Posted by: chrismaser | November 13, 2010


Each agency is an aggregate of individuals, which collectively acts as an extended family, and each agency, through its official doctrine, is the reinforcement of society’s perception of itself.

I never thought about the meaning of an “agency” until I went into the Army when I was 17 years old. My first week was at Fort Ord, California. Having nothing to do, we were given something with which to look busy.

I remember a struggling piece of lawn, which should have been granted the Congressional Medal of Honor for valor above and beyond the Almighty’s intent for grass. I saw that poor piece of lawn sheared with an old, push lawn mower ten times in one day; I mowed it twice! In addition, I immediately learned about the chain of command.

A man with one stripe on his sleeve told me to mow the lawn, and while I was in the middle of doing it, a man with three stripes on his sleeve came up to me and told me to do something else, whereupon I said, “ Sir, I’ve been told to do this.”

The man narrowed his eyes and asked through tight lips, “How many stripes did he have? How many do I have? Who are you going to obey?

My eyes bugged out and I gulped, “Sir, I guess I’d better do as you say. You have three, and he had only one.

A damn wise choice, son!” he said as he walked away.

After I got to Fort Lewis, Washington, and started basic training, learning how to kill the enemy for the sake of “God and Country,” I found myself confronted with the greatest proverbial wisdom of mindless obedience the military has to offer: “Yours is not to question why; yours is but to do or die,” and “If it moves, salute it; if it doesn’t, paint it.” Beyond that, there was the “hurry up and wait” syndrome.

I was also told that “You’re in the Army twenty-four hours a day, remember that. We pay you eleven cents an hour twenty-four hours a day, and you’d better damn well be grateful! Where could you get a better deal than that: eleven cents an hour twenty-four hours a day, three hot meals, and a bed? Your ass is ours!” I remember thinking: I know a lot of places where I could get a better deal than that, and I’d prefer twenty-two cents an hour with twelve unpaid hours off this base.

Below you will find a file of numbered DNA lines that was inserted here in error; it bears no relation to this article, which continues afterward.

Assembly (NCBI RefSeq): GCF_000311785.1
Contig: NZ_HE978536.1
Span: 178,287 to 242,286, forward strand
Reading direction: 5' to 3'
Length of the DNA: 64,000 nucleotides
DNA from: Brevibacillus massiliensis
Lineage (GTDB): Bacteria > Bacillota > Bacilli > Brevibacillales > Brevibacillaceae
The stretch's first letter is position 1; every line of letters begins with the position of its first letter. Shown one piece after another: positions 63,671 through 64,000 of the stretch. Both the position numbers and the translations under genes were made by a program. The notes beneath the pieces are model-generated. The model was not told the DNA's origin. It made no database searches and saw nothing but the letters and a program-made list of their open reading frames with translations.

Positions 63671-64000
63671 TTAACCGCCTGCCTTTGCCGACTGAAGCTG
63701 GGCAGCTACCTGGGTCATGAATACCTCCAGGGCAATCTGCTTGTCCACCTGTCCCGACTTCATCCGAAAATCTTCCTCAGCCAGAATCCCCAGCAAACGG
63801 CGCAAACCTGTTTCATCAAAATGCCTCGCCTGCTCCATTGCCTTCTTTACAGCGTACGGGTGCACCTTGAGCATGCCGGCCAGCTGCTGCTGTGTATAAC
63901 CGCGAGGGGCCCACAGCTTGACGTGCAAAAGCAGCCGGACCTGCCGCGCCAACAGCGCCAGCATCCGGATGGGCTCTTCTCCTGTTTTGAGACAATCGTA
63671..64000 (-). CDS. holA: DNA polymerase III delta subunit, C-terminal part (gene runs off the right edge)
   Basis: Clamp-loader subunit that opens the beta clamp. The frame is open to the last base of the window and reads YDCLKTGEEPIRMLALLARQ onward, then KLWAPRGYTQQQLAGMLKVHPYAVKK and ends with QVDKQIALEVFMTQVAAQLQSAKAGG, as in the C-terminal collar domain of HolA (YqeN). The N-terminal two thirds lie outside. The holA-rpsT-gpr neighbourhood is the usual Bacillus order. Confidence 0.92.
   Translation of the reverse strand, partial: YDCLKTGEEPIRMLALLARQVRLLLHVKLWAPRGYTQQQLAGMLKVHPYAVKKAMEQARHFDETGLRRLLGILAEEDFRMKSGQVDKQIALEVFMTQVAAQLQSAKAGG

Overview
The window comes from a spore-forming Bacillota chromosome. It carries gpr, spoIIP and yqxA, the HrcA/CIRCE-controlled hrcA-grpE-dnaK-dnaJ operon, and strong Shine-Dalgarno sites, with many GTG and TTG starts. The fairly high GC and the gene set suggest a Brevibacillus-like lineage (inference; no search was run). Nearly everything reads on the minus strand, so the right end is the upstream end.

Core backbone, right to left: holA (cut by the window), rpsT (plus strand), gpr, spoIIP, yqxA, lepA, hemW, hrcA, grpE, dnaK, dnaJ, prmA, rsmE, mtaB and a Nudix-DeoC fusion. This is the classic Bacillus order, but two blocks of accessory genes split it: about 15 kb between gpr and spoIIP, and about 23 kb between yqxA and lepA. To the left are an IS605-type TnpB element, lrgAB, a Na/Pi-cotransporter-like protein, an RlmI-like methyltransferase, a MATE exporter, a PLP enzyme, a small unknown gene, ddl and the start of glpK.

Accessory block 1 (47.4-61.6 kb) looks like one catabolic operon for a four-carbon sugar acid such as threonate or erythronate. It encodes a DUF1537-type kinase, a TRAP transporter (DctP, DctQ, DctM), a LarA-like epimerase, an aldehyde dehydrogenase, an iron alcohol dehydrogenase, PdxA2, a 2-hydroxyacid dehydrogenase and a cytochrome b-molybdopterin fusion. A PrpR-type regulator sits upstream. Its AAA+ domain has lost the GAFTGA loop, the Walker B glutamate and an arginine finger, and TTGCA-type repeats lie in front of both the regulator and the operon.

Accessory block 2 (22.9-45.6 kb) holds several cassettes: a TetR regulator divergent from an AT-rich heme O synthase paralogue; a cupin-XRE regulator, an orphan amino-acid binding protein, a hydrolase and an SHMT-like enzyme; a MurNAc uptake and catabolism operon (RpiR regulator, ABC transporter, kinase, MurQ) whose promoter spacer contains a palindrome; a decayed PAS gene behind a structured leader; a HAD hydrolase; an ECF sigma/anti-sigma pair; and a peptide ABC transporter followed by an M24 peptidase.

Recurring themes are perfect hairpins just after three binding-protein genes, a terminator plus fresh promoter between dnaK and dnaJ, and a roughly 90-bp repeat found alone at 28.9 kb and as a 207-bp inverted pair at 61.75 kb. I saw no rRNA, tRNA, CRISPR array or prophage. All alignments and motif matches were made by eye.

The Army was my first introduction into the collective thinking of a malfunctional agency. Of course, I didn’t recognize my dysfunctional family as belonging to the same category. Nor did I think about the malfunctional school system, which tried to make me into a right-handed person, which tried for twelve years to make me conform to some preconceived notion of acceptability by attempting to steal my individuality and my imagination.

And yet an agency can serve a useful purpose in society. The problem arises when the agency either “forgets” what its purpose is or the purpose becomes obsolete, while the agency becomes self-serving to its own survival.


Series on Resistance to Change:

• Our Institutionalized Resistance To Change

• The Inception Of An Agency

• Stages In The Cycle Of An Agency

• When Dysfunction Creeps In

• Homeostatic Defense

• Coping Mechanisms

• Coping Mechanisms: Anger And Aggression

• Coping Mechanisms: Appraisal

• Coping Mechanisms: Defensiveness

• Coping Mechanisms: Denial

• Coping Mechanisms: Displacement

• Coping Mechanisms: Filters

• Coping Mechanisms: Projection

• Coping Mechanisms: Rationalization

• Coping Mechanisms: Repression

• Coping Mechanisms: Resistance

• Breaking The Dysfunctional Cycle

• From Where I Stand

Text © by Chris Maser 2010. All rights reserved.

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This article is excerpted from my 1994 book, Sustainable Forestry: Philosophy, Science, and Economics. St. Lucie Press, Boca Raton, FL. 373 pp. It is updated in my 2012 book, Decision Making For A Sustainable Environment: A Systemic Approach. CRC Press, Boca Raton, FL. If you want more information about this book, want to purchase it, or want to contact me—visit my website.

If you wish, you can also read an article about what is important to me and/or you can listen to me give a presentation.

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